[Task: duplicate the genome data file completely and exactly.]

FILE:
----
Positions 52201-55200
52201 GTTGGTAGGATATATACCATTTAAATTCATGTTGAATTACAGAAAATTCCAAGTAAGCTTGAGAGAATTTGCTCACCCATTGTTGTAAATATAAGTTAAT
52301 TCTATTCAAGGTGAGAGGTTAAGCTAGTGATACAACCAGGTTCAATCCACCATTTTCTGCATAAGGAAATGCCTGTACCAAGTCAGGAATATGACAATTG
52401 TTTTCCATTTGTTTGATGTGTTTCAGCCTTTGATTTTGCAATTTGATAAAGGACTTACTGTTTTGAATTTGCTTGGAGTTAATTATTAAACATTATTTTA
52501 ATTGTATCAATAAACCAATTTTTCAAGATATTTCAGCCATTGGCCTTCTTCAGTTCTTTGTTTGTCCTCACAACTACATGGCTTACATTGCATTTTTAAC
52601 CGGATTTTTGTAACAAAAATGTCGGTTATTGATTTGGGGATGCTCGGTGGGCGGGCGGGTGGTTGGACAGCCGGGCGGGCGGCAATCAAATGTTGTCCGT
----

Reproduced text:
Positions 52201-55200
52201 GTTGGTAGGATATATACCATTTAAATTCATGTTGAATTACAGAAAATTCCAAGTAAGCTTGAGAGAATTTGCTCACCCATTGTTGTAAATATAAGTTAAT
52301 TCTATTCAAGGTGAGAGGTTAAGCTAGTGATACAACCAGGTTCAATCCACCATTTTCTGCATAAGGAAATGCCTGTACCAAGTCAGGAATATGACAATTG
52401 TTTTCCATTTGTTTGATGTGTTTCAGCCTTTGATTTTGCAATTTGATAAAGGACTTACTGTTTTGAATTTGCTTGGAGTTAATTATTAAACATTATTTTA
52501 ATTGTATCAATAAACCAATTTTTCAAGATATTTCAGCCATTGGCCTTCTTCAGTTCTTTGTTTGTCCTCACAACTACATGGCTTACATTGCATTTTTAAC
52601 CGGATTTTTGTAACAAAAATGTCGGTTATTGATTTGGGGATGCTCGGTGGGCGGGCGGGTGGTTGGACAGCCGGGCGGGCGGCAATCAAATGTTGTCCGT